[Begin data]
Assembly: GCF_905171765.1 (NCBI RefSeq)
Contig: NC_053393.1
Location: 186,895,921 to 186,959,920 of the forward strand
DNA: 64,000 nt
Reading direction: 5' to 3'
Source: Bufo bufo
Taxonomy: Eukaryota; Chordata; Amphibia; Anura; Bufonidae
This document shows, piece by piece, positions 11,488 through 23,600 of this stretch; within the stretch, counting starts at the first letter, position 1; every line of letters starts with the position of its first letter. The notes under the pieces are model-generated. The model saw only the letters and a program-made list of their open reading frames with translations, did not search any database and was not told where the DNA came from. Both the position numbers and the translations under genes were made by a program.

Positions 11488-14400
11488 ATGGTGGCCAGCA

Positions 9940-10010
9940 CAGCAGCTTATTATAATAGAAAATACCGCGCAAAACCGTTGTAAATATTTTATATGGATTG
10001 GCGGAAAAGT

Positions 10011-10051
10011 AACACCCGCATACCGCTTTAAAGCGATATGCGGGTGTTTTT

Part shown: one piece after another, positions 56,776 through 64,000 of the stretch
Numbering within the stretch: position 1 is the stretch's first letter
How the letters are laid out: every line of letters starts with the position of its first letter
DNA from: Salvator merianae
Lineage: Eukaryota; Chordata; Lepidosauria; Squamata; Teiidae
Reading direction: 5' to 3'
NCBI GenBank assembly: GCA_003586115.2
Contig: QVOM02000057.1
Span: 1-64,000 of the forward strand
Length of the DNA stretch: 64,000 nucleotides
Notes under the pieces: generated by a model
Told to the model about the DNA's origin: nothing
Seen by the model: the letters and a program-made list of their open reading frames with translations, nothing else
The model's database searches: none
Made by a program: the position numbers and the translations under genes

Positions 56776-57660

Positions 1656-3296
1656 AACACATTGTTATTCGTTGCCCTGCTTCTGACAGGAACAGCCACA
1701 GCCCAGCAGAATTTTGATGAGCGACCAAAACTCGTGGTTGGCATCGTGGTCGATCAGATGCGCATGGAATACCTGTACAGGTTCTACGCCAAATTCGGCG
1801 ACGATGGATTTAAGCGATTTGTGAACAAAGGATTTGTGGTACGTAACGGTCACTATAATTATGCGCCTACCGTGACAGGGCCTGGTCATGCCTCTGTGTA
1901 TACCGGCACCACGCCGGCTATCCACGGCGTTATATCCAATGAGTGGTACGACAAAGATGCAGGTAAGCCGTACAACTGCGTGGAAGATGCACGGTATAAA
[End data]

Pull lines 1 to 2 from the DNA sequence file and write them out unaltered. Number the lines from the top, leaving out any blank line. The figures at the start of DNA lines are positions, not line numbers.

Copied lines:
Assembly: GCF_905171765.1 (NCBI RefSeq)
Contig: NC_053393.1